Assessment of Perioperative Outcomes Among Surgeons Who Operated the Night Before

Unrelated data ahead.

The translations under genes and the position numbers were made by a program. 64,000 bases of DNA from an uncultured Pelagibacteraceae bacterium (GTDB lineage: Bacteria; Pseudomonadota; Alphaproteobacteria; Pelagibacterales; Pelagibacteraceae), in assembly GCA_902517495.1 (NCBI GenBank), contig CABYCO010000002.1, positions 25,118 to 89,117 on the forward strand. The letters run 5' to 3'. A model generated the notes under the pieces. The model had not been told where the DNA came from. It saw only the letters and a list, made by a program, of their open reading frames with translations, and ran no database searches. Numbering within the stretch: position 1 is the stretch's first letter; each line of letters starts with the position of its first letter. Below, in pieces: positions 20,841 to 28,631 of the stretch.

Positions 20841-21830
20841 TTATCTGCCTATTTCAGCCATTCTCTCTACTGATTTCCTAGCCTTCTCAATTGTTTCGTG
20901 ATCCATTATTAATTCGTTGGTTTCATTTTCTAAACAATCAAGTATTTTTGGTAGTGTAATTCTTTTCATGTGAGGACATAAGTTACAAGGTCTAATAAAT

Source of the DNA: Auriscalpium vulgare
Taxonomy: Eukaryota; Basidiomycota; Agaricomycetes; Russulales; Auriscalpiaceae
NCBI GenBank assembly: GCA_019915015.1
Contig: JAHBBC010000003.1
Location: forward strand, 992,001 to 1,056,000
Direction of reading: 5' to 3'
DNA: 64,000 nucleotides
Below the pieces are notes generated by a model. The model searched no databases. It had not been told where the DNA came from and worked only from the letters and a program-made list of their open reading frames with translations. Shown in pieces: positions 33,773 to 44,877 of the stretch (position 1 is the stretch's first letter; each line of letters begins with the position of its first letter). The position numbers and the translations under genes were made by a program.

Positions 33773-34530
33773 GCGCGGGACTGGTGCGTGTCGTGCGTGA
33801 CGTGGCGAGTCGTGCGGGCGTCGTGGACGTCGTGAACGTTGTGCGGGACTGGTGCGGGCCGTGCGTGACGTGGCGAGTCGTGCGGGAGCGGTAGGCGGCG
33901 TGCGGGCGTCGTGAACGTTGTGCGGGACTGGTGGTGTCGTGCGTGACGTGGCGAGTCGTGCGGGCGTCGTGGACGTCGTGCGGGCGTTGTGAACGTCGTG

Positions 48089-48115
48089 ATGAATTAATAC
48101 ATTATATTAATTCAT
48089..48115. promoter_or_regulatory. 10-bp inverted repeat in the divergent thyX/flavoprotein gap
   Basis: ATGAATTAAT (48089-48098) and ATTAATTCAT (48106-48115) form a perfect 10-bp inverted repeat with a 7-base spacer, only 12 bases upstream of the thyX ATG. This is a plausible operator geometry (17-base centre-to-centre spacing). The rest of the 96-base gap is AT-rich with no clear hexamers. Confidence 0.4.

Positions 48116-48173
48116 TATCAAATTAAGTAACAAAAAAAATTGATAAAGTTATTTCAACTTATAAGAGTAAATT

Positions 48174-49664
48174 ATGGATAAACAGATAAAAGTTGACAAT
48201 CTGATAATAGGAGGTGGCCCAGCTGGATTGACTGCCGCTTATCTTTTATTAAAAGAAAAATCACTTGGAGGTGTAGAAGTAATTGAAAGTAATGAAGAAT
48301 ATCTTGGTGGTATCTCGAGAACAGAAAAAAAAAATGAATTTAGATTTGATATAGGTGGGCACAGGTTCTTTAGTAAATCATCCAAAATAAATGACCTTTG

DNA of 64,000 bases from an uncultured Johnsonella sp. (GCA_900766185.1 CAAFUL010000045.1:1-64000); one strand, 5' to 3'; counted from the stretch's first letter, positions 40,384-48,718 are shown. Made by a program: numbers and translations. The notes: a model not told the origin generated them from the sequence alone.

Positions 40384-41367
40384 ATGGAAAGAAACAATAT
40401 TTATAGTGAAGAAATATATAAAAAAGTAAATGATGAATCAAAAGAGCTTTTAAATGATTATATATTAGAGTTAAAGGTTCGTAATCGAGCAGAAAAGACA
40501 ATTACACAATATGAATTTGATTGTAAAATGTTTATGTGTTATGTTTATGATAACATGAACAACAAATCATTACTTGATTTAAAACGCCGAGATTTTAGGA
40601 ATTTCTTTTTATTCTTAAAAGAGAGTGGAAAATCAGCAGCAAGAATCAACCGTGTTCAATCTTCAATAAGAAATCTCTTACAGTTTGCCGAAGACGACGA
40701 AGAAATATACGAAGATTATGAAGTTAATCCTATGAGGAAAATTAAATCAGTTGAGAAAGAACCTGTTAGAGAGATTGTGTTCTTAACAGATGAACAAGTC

Is operating overnight associated with worse outcomes for surgical procedures performed by the attending surgeon the subsequent day? In this cross-sectional study of 498,234 daytime operations performed by 1,131 surgeons at 20 US institutions, there was no significant association between operating the previous night and the incidence of in-hospital death or major complications (sepsis, pneumonia, myocardial infarction, thromboembolic event, or stroke) for daytime operations performed the subsequent day. After adjusting for confounders, the incidence of death or major complications was 5.89% among daytime operations when the attending surgeon operated the night before compared with 5.87% among daytime operations when the attending surgeon did not. These findings suggest that operating overnight does not appear to be associated with worse outcomes when the attending surgeon continues to operate the next day.